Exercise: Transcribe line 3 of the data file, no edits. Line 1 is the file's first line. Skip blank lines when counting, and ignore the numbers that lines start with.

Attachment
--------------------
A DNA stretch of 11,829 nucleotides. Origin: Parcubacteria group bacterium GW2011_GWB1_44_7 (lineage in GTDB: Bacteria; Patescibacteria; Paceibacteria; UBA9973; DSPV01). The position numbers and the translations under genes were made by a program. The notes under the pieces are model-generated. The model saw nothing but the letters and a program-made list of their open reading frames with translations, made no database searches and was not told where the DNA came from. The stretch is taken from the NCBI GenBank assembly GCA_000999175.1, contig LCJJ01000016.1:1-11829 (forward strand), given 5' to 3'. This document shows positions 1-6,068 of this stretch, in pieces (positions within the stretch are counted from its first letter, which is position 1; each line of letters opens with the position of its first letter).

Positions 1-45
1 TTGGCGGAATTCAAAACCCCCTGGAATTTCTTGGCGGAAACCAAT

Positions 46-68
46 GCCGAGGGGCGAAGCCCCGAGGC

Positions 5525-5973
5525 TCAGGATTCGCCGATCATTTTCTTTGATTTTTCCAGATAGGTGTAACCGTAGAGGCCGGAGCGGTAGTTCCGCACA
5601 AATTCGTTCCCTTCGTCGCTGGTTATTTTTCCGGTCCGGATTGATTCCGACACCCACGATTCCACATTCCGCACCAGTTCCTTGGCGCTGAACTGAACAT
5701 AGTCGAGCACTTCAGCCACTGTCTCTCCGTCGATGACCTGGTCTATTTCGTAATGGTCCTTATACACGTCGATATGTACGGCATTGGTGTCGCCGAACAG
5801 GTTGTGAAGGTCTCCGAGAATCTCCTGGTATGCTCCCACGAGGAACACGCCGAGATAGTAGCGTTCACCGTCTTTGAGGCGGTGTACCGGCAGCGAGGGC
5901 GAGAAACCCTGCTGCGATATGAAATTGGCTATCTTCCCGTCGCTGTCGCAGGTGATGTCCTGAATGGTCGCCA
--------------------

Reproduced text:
1 TTGGCGGAATTCAAAACCCCCTGGAATTTCTTGGCGGAAACCAAT